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Regular version of the site

Improved Investment Environment as a Real Factor in Solving Current Economic Problems

The subject of the risks and challenges related to sanctions on Russia is crucial in defining a number of different areas of economic policy. Participants in the round table focused on improving the business environment as one of the ways of responding to sanctions, exchanged opinions during the 19th April International Academic Conference on Economic and Social Development about how to move into positive economic growth while under this external pressure.

The time for pro-active policy has come

As President of the Russian Union of Industrialists and Entrepreneurs (RSPP) and HSE Alexander Shokhin noted, even if the international situation improves it is important to be prepared, since sanctions are a long-term mechanism that is not easy to revoke. As an historical example, he gave the Jackson-Vanik amendment, introduced due to limits on emigration from the USSR: it was only a quarter of a century after the USSR collapsed that it was possible to permanently exclude Russia from its implementation. ‘We need to take into account the fact that revoking sanctions will take significantly more time than adopting them,’ Shokhin said.

How can we overcome the impact of sanctions?

Of course, reciprocal action remains a possibility, and now people are proposing various different counter-sanctions, such as limiting the export of titanium or RD-180 rocket engines, ‘however, viewed objectively, these protective mechanisms could be seen as cutting off our nose to spite our face,’ the RSPP President said. He said that the expert community’s most pressing task is currently to act proactively not reactively. So rather than thinking about how to react to sanctions, we need to consider how to create the mechanisms and economic policy instruments that will help us minimize the impact of sanctions and ensure we are able to respond to the challenges that, as a country, we currently face.

One of these challenges, according to the President of the Russian Federation’s message to the Federal Assembly, is to achieve growth rates at least equal to the world average. Among the factors contributing to economic growth, the most important include increasing the share of investment in fixed capital (as a minimum 25% of GDP), investment which is rooted in private initiative, developing competition and entrepreneurship, and reducing the government share in the economy as an entrepreneur. ‘Improving the business environment is the main way of counteracting the negative impact of sanctions,’ Alexander Shokhin said. ‘And right now we don’t only need to ensure a positive pace of economic growth, we need to support an economic breakthrough.’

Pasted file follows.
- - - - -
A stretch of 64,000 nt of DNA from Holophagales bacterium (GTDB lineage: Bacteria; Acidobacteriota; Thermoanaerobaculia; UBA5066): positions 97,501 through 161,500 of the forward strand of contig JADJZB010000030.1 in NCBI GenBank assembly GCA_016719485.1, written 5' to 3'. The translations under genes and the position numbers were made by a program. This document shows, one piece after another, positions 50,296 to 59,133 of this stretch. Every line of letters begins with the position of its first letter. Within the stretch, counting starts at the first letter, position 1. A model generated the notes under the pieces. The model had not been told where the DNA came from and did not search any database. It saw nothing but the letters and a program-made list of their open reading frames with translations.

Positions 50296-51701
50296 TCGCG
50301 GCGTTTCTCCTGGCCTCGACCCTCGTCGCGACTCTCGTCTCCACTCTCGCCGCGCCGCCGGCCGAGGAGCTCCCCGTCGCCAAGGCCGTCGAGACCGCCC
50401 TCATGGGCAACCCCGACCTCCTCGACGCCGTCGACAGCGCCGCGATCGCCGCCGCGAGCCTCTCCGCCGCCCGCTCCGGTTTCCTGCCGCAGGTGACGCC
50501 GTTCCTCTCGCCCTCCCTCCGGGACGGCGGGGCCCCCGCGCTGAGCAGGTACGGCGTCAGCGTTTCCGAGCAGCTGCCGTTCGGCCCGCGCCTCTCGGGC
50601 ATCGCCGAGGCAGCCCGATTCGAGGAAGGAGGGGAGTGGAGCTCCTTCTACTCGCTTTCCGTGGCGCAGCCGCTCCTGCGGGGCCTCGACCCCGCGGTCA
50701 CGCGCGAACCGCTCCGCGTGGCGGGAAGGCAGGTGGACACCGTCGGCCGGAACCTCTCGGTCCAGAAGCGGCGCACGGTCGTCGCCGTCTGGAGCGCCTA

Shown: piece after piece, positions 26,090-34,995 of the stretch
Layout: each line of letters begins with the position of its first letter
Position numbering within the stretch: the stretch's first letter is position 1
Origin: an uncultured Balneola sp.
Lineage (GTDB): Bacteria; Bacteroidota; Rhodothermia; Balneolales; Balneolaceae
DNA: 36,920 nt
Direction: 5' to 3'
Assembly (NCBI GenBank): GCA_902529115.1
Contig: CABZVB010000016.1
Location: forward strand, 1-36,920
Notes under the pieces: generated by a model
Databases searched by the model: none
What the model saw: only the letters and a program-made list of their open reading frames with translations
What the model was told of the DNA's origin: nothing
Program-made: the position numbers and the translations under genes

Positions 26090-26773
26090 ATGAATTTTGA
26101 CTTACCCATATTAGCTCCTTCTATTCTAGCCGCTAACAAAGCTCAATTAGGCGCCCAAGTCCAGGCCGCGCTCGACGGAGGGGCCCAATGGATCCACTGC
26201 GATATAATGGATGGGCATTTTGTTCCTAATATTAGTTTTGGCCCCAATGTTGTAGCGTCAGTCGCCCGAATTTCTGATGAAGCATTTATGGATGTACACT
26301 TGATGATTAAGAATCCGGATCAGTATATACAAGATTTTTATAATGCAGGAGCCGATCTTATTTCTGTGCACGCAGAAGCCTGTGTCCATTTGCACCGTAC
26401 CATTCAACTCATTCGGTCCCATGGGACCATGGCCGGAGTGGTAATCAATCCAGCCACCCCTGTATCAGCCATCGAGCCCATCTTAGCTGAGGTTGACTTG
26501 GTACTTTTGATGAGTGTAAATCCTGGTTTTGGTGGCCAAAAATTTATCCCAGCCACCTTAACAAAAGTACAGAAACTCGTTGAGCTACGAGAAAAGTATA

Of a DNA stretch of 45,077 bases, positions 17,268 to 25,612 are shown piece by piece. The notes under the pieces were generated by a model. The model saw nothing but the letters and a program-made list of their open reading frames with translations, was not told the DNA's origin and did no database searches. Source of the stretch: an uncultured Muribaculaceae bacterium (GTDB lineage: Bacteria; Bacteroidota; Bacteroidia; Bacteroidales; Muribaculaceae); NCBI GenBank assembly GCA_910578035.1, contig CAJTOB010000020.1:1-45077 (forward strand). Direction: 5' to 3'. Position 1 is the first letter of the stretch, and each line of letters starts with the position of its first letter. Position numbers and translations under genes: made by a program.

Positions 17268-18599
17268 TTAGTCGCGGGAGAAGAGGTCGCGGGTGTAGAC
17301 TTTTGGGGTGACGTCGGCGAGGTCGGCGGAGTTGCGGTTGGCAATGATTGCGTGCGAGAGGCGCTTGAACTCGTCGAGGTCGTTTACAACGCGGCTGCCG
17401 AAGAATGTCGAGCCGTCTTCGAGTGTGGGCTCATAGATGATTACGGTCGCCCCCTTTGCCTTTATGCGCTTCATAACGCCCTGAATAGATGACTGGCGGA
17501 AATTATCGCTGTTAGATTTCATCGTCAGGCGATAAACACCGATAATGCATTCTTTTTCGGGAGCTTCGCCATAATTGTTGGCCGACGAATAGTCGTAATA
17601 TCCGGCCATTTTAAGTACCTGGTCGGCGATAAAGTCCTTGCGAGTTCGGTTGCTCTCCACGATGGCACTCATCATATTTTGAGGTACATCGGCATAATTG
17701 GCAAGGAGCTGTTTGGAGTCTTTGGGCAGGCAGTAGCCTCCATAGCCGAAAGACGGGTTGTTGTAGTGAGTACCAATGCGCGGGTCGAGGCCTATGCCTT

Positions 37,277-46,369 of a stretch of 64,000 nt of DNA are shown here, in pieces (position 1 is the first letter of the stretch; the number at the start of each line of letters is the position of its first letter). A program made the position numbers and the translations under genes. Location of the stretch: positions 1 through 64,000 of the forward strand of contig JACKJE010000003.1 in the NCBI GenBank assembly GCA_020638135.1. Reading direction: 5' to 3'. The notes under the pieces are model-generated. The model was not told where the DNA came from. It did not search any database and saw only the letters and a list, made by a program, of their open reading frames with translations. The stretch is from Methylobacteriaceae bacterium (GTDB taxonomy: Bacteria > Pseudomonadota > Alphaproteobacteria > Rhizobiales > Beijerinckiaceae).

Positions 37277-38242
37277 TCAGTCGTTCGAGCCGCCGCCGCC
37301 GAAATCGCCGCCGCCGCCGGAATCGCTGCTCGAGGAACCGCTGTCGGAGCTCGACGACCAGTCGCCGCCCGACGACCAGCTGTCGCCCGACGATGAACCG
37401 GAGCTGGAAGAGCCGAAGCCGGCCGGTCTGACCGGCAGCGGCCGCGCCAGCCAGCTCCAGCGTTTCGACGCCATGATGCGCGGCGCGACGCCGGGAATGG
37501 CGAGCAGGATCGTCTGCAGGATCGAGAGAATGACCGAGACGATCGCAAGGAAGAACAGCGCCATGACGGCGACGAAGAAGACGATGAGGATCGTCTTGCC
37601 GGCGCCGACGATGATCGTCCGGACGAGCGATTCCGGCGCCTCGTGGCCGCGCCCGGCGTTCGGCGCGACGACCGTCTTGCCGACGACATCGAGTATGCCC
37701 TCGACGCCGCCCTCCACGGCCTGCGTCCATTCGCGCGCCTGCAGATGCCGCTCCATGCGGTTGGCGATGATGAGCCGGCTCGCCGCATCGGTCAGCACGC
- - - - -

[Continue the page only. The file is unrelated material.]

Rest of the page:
How to bring capital back to Russia and lead business out of the shadows

Professor at the Department of the Theory and Practice of Business-Government Interaction Igor Vdovin stressed that is important to note two key factors when looking at major improvements in the business environment: returning capital to Russia; and bringing Russian businesses out of the shadows. ‘I think that those people who have, or had, Russian citizenship, and who manage their money outside Russia should be considered foreign investors,’ Vdovin said. In this regard investment policy should appeal to them in efforts to attract foreign direct investment rather than treating them like criminals and fraudsters.

The expert presented international experience with capital amnesties, such as seen in Italy where from 2001-2002 they managed to return 61 billion Euros – citizens only had to pay a fee of 2.5% of the income earned or buy government bonds worth 12% of the value of the hidden assets. In Turkey in 1998, a similar procedure was applied to businesspeople with no stated requirements – other than returning the capital to the country. ‘Our lawmakers fantasise about the tariffs they can charge, the taxes to be paid, but we need to be informed by best practice,’ Vdovin said.

 Other countries faced with similar conditions back small and medium sized business, and now is the time to send in the light cavalry and infantry, since it is more difficult to impose sanctions on them